London is tops for cinema lovers!

I’m a great fan of cinema and much prefer seeing a film on the big screen than on the TV with all the fun of the movie going experience. London has an amazing range of cinemas, from the swanky thousand-plus seaters in Leicester Square like the Empire and Odeon, through to the many intimate local and boutique places.

London has great movie credentials as it hosts one of the world’s top film festivals in October every year when over 200 films are on show and the stars come to town to parade on the red carpets. As a venue for shooting of films there are too many to mention but from the top of my head come ‘Notting Hill’, ‘The King’s Speech’, ‘Harry Potter’, ‘Bridget Jones’ and of course the recently released ‘Tinker, Tailor, Soldier, Spy’.

My favourite cinemas are the small, boutique and quirky ones and here are my top 5, not in any order as it’s too hard to chose!  Those of you with a working knowledge of London cinemas will notice that these are all around the Notting Hill area. This is not just because I live there, but we have an amazing concentration of great movie houses and I celebrate that!

1. The Electric

This is the last word in luxurious film viewing with extra wide seats, a bar with snacks in the auditorium, plenty of space for drinks by your seat, a footstool, bed sized seats at the back for – well, best leave that there…. All this and up to the moment films and a long and interesting history as they have closed and nearly gone under many times since opening in 1910!  They are one of the oldest working cinemas in the UK

2. The Lexi

This a wonderful warm hearted little cinema, staffed by volunteers and sending their profits out to an amazing project in Africa, the Sustainability Institute. They show you a film about their work with kids so you are in no doubt as to the good they do.  You can catch the latest films here and it’s well worth heading out to find them.

 3. The Gate

The Gate is a very comfortable stylish cinema dating from 1911 with a splendid Edwardian interior. It is an independent cinema showing big name films as well as more hard to find gems and live screenings of opera and plays from the National Theatre, which is pretty cool of them!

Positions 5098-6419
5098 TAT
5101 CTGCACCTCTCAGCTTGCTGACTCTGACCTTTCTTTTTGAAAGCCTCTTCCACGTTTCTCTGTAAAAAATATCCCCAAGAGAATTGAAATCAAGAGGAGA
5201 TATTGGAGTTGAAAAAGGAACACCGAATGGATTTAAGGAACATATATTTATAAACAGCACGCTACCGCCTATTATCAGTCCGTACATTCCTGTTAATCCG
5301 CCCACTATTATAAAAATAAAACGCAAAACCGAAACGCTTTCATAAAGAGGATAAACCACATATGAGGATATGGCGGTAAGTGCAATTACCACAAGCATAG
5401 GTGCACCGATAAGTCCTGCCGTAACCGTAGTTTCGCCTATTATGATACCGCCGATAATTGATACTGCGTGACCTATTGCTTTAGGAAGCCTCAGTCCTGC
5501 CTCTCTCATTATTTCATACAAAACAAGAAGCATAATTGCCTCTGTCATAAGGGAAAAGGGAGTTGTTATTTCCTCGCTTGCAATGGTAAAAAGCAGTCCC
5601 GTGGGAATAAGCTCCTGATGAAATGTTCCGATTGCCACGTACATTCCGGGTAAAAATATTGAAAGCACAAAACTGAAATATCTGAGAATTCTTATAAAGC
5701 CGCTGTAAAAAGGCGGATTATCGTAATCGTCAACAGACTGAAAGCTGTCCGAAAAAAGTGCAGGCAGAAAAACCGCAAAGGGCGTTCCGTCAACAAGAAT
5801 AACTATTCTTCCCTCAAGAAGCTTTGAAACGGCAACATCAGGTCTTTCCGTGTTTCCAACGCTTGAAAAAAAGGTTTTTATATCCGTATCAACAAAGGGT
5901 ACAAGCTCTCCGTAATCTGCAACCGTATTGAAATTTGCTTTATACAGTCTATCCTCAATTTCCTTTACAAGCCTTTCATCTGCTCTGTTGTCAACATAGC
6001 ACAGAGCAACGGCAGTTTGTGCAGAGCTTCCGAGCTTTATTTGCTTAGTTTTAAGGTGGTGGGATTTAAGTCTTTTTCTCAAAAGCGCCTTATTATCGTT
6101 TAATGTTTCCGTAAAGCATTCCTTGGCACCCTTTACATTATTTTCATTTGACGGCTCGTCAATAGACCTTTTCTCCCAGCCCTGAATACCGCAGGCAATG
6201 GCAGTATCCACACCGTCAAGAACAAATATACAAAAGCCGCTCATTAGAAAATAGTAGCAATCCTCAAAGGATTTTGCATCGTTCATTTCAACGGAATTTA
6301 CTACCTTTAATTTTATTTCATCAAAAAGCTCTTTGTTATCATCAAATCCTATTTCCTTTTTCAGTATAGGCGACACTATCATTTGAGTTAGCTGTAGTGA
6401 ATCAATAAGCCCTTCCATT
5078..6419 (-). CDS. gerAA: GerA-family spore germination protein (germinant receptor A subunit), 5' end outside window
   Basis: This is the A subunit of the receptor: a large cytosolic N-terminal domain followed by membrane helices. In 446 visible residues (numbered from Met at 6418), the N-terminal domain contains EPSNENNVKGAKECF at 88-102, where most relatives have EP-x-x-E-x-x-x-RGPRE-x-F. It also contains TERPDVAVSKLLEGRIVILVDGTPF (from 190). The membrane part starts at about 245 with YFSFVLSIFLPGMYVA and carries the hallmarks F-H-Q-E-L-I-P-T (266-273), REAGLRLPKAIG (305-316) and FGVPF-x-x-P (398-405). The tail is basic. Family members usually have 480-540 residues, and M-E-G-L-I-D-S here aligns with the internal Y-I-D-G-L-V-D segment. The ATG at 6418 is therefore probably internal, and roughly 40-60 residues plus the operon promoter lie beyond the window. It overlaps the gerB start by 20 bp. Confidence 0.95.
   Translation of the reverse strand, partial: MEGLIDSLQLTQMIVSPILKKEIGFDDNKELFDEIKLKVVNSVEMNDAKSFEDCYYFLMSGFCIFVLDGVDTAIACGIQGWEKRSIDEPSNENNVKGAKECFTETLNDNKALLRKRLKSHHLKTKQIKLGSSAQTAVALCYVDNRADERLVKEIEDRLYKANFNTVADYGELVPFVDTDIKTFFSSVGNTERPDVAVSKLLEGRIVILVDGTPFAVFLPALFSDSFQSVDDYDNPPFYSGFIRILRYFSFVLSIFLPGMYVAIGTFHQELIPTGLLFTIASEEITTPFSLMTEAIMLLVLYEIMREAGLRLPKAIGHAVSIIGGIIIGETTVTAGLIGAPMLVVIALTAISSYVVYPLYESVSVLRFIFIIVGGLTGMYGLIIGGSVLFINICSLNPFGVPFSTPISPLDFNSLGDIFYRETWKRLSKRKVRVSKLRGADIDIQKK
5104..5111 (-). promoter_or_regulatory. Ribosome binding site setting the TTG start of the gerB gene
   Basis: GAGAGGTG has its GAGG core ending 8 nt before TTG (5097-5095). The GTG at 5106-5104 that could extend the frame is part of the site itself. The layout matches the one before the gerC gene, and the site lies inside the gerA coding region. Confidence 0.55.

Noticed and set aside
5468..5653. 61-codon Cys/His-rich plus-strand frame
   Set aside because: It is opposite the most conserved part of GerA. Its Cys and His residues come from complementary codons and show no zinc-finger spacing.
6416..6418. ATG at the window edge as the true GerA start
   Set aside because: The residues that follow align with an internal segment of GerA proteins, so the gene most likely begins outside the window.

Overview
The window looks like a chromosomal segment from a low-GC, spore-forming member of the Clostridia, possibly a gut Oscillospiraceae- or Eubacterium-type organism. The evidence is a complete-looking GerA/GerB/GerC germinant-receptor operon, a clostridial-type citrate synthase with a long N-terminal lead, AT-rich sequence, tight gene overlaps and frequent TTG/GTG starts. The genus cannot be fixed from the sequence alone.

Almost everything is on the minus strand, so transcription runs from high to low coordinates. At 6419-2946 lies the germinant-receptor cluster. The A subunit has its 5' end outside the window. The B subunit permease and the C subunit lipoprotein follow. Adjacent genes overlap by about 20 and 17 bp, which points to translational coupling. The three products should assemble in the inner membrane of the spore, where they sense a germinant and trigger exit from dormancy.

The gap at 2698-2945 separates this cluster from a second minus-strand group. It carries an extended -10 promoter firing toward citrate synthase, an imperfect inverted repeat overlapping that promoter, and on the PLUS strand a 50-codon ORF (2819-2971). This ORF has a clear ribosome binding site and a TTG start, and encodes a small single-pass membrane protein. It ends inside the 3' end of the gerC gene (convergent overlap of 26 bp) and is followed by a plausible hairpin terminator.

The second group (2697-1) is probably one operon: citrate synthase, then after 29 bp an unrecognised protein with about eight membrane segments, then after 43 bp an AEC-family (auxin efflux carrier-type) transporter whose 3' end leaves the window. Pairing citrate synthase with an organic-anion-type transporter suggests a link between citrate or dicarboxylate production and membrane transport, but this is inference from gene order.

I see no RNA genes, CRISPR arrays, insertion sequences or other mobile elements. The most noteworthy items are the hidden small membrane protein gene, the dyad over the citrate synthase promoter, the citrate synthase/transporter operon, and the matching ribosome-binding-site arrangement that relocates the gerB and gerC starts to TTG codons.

4. Portobello Pop Up

This is a brilliant place – a digital non profit microplex, the antidote to multiplexes, made of recycled materials, sitting under the Westway.  The box office is made out of – you’ve guessed – cardboard boxes and the seats are a collection of odd reclaimed seats. They show a range of films, of with director’s Q&A. This year I saw My Beautiful Launderette with a chance to chat to Michael Frears. There’s no booking, no tickets, you just turn up – how refreshing! Just check when their season is….

5. The Coronet

Lots of history associated with the Coronet as it started as a theatre in 1898, featured in the film Notting Hill (remember the scene where Hugh wears his snorkel goggles – of course you do!) and I recall it being the last cinema you could smoke in – upstairs only!  The interior gives away its theatrical background and the tickets for all the latest films are good value too.

London has loads more great cinemas but these are my top 5 – which are yours?

Bye for now,

Champagne pub tour and a pop up cinema

Highlight of the week was the champagne pub tour courtesy of Geronimo Inns so yes all paid for this group but the write up is all me! We started at the Phoenix in Victoria for a little champers to get us in the mood then a fun ride to Battersea in an old routemaster – do love these fab old buses. More champagne on the bus and on arrival at the Prince Albert. They’d done up the upstairs room in their Christmas look and it almost got me festive even tho’ it’s only October. The theme here is dogs as it’s next to the park and near the dogs home so the wall paper is all doggy and many drinkers in the main room had brought their four legged friends out with them. Then back on the bus to two more pubs – the Northcote in Clapham and the Elgin on Ladbroke Grove, just near me. Lots more champagne on the bus rides so photos only from the early part of the evening. (Our transport, the Xmas table and the wall paper at the Prince Albert) These pubs are good and I’m not someone who chooses a pub over a bar but I did like them.


Some films to report on – firstly The Town and Made in Dagenham. Luckily I have a friend who belongs to the swanky Hospital Club who have a private screening room so the watching experience is delightful! The Town was a bank heist story which was gripping and Made in Dagenham was a slice of industrial history from 1968 and the campaign for equal pay for women at Ford’s Dagenham factory told with verve and humour. Both are worth a look.


On this film theme, one great local addition I forgot to mention recently is the Notting Hill pop up cinema on Portobello Road. They were showing shorts as part of the Notting Hill Film Festival til last week and it seems to be staying – I really hope so as it looks amazingly funky and fun – see photos! I went a special showing of Michael Winner’s 1963 film West 11 which was great and very moody. Michael himself turned up to do a Q&A afterwards so here’s a photo of him at the podium.
Restaurants visited this week included Le Cafe Anglais in Bayswater which has just been refurbished and they had a 25% off special in their new oyster bar and cafe section so that was an offer not to be missed. Sunday lunch was very good and we got some respite from the week long rain and the sun streamed through the big windows as we were leaving. Recommended are the steak and the fish pie, reasonably priced even at normal prices. Run by Rowley Leigh the food is bound to be good and we even had a close up magician visit out table and, as ever, I had no idea how he did the tricks!
Bye for now,